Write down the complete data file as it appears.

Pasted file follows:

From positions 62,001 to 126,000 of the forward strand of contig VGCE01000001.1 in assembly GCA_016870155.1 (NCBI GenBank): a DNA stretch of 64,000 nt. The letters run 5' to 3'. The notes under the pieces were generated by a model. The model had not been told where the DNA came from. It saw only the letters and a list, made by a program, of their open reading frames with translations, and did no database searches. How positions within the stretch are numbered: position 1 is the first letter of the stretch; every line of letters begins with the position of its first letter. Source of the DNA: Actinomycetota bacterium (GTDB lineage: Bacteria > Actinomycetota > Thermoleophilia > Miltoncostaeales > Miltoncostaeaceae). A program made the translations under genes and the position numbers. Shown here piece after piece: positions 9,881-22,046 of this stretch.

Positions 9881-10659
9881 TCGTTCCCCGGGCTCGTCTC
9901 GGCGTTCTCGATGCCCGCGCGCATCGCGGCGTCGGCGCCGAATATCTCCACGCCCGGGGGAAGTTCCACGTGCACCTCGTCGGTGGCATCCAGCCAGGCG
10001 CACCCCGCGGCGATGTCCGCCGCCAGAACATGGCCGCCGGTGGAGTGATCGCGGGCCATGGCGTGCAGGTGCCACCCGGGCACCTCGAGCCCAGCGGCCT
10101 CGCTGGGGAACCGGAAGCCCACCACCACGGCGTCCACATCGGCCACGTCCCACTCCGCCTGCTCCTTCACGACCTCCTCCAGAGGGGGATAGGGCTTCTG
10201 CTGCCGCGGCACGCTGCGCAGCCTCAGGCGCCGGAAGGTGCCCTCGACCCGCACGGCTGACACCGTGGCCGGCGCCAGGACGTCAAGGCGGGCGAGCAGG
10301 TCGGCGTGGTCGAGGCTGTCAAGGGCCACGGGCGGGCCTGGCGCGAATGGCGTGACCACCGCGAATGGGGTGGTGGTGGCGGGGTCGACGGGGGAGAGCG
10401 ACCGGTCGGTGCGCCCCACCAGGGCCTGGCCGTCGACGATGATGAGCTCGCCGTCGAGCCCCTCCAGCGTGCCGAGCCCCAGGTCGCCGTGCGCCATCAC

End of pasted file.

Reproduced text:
From positions 62,001 to 126,000 of the forward strand of contig VGCE01000001.1 in assembly GCA_016870155.1 (NCBI GenBank): a DNA stretch of 64,000 nt. The letters run 5' to 3'. The notes under the pieces were generated by a model. The model had not been told where the DNA came from. It saw only the letters and a list, made by a program, of their open reading frames with translations, and did no database searches. How positions within the stretch are numbered: position 1 is the first letter of the stretch; every line of letters begins with the position of its first letter. Source of the DNA: Actinomycetota bacterium (GTDB lineage: Bacteria > Actinomycetota > Thermoleophilia > Miltoncostaeales > Miltoncostaeaceae). A program made the translations under genes and the position numbers. Shown here piece after piece: positions 9,881-22,046 of this stretch.

Positions 9881-10659
9881 TCGTTCCCCGGGCTCGTCTC
9901 GGCGTTCTCGATGCCCGCGCGCATCGCGGCGTCGGCGCCGAATATCTCCACGCCCGGGGGAAGTTCCACGTGCACCTCGTCGGTGGCATCCAGCCAGGCG
10001 CACCCCGCGGCGATGTCCGCCGCCAGAACATGGCCGCCGGTGGAGTGATCGCGGGCCATGGCGTGCAGGTGCCACCCGGGCACCTCGAGCCCAGCGGCCT
10101 CGCTGGGGAACCGGAAGCCCACCACCACGGCGTCCACATCGGCCACGTCCCACTCCGCCTGCTCCTTCACGACCTCCTCCAGAGGGGGATAGGGCTTCTG
10201 CTGCCGCGGCACGCTGCGCAGCCTCAGGCGCCGGAAGGTGCCCTCGACCCGCACGGCTGACACCGTGGCCGGCGCCAGGACGTCAAGGCGGGCGAGCAGG
10301 TCGGCGTGGTCGAGGCTGTCAAGGGCCACGGGCGGGCCTGGCGCGAATGGCGTGACCACCGCGAATGGGGTGGTGGTGGCGGGGTCGACGGGGGAGAGCG
10401 ACCGGTCGGTGCGCCCCACCAGGGCCTGGCCGTCGACGATGATGAGCTCGCCGTCGAGCCCCTCCAGCGTGCCGAGCCCCAGGTCGCCGTGCGCCATCAC